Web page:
In order to garner a more complete story, we need to evaluate this agent in the context of a clinical trial. Yet, what would entice a pharmaceutical company to run a clinical trial in a disease in which the actionable subset is 0.16%? This is where so-called “basket trials” become particularly pertinent, and not just because they allow for a reasonably rapid accrual of a respectable number of cancers harboring a defined genetic alteration.7 A basket trial also allows for separation of organ- and context-specific efficacy when distinct tumor types are treated with an identical agent, as recently shown in a trial of nonmelanoma BRAF-mutant cancers treated with vemurafenib.8 Within the PDAC genomic landscape, probably the most prevalent actionable subtype (currently estimated at between 5% and 10% of cases) is composed of tumors with defective DNA damage repair (“DDR-defective” PDAC), which respond to platinum agents and poly(ADP-ribose) polymerase inhibitors.9 Beyond DDR-defective PDAC, many other low frequency alterations (<5%, and typically <2%) now exist with available small molecule inhibitors or biologics, including mutations of BRAF and EGFR or amplifications of HER2/neu, and with the plummeting cost of NGS and availability of basket trials around the country, hunting for such actionable subsets, minor as they might be, becomes increasingly justifiable.

Third, from a biological perspective, the absence of near ubiquitous KRAS mutations in all 5 ALK-positive cases suggests that the pathogenesis of these lesions may be distinct from garden variety PDAC. For example, it was not clarified whether the pancreata contain bona fide precursor lesions, such as pancreatic intraepithelial neoplasia, which is not surprising given that resectable material was available from only 1 case. Mutant Ras signaling leads to profound immunosuppression in the tumor microenvironment,10 and in its absence, the theoretical possibility remains that KRAS wild-type cases might be more susceptible to immunotherapy.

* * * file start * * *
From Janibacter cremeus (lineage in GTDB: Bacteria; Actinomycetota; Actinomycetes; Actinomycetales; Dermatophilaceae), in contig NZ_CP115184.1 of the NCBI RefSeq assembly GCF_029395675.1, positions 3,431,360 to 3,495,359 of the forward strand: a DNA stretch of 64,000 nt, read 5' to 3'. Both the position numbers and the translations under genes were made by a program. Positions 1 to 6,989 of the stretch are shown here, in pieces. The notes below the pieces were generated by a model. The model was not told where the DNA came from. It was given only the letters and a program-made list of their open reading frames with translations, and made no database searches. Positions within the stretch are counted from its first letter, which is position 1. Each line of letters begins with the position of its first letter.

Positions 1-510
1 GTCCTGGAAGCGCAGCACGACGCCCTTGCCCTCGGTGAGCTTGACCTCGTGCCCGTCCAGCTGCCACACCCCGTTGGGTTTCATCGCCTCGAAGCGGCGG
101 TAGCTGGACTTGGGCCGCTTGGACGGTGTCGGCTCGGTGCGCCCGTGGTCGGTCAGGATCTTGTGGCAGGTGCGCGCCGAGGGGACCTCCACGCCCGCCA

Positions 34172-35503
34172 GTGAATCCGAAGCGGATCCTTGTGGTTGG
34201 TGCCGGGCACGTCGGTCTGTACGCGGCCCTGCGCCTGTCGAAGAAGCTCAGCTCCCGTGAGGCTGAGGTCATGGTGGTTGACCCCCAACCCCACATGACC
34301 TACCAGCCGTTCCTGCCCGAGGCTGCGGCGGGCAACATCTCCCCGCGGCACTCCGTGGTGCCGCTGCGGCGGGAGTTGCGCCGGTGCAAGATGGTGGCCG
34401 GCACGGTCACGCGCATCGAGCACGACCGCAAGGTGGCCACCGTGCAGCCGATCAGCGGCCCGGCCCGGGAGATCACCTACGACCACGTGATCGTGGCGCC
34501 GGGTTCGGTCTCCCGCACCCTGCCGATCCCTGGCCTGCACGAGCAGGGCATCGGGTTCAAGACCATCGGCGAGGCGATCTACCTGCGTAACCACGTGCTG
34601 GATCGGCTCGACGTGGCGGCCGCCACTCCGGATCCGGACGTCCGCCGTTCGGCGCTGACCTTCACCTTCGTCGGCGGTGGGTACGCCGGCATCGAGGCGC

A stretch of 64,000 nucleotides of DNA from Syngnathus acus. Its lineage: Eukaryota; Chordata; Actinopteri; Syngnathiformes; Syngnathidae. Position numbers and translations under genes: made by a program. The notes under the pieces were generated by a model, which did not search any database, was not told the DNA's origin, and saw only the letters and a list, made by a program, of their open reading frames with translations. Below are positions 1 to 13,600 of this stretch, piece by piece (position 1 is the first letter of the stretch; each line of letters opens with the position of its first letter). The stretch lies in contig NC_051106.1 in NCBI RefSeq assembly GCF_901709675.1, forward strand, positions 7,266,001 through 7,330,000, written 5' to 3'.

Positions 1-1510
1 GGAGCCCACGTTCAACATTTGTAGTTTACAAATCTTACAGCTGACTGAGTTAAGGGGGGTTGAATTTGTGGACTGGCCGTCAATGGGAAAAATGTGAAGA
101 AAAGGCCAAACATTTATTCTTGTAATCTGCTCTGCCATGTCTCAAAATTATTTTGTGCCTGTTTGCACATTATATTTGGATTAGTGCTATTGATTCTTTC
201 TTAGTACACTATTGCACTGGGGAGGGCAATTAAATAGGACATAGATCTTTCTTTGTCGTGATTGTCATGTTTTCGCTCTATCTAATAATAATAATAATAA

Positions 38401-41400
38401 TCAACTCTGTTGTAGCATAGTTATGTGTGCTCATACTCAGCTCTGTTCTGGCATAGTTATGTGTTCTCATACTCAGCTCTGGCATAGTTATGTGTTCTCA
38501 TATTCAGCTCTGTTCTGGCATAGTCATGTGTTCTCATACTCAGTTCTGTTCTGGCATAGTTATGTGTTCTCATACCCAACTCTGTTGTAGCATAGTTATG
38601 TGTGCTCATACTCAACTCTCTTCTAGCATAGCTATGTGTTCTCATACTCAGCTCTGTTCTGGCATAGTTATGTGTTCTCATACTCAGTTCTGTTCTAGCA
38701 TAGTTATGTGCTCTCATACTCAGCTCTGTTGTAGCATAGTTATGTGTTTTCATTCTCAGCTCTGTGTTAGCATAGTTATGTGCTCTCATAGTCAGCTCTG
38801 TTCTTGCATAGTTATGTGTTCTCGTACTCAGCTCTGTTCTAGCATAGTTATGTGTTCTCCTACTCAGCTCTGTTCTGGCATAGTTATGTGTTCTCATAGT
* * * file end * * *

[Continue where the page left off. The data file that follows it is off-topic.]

Finally, as a cautionary note, in clinical oncology, common things happen commonly, and in patients who present with a pancreatic “mass” that is KRAS wild-type and ALK-mutant, the first possibility that needs to be excluded is that of a pancreatic metastasis from a lung primary. As noted earlier, the authors acknowledge this limitation, although clinical and imaging data strongly support a pancreatic primary. A robust line of communication between the oncology, radiology, and pathology teams is critical for ensuring an accurate diagnosis in such cases.

References

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  • 2.

    BaileyPChangDKNonesK. Genomic analyses identify molecular subtypes of pancreatic cancer. Nature2016;531:4752.

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    JonesSZhangXParsonsDW. Core signaling pathways in human pancreatic cancers revealed by global genomic analyses. Science2008;321:18011806.

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    WitkiewiczAKMcMillanEABalajiU. Whole-exome sequencing of pancreatic cancer defines genetic diversity and therapeutic targets. Nat Commun2015;6:6744.

    • Search Google Scholar
    • Export Citation
  • 5.

    DreyerSBChangDKBaileyPBiankinAV. Pancreatic cancer genomes: implications for clinical management and therapeutic development. Clin Cancer Res2017;23:16381646.

    • Search Google Scholar
    • Export Citation